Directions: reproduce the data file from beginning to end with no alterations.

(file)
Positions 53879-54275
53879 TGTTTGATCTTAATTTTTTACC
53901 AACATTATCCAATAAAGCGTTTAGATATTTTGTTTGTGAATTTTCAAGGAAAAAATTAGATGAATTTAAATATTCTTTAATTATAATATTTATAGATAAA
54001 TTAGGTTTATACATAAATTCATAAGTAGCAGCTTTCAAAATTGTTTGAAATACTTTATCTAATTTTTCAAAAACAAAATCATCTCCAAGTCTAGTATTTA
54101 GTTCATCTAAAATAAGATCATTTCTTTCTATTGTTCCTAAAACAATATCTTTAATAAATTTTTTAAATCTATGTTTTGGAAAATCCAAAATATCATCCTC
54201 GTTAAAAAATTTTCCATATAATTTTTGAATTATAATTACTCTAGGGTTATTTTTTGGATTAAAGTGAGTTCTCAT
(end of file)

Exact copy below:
Positions 53879-54275
53879 TGTTTGATCTTAATTTTTTACC
53901 AACATTATCCAATAAAGCGTTTAGATATTTTGTTTGTGAATTTTCAAGGAAAAAATTAGATGAATTTAAATATTCTTTAATTATAATATTTATAGATAAA
54001 TTAGGTTTATACATAAATTCATAAGTAGCAGCTTTCAAAATTGTTTGAAATACTTTATCTAATTTTTCAAAAACAAAATCATCTCCAAGTCTAGTATTTA
54101 GTTCATCTAAAATAAGATCATTTCTTTCTATTGTTCCTAAAACAATATCTTTAATAAATTTTTTAAATCTATGTTTTGGAAAATCCAAAATATCATCCTC
54201 GTTAAAAAATTTTCCATATAATTTTTGAATTATAATTACTCTAGGGTTATTTTTTGGATTAAAGTGAGTTCTCAT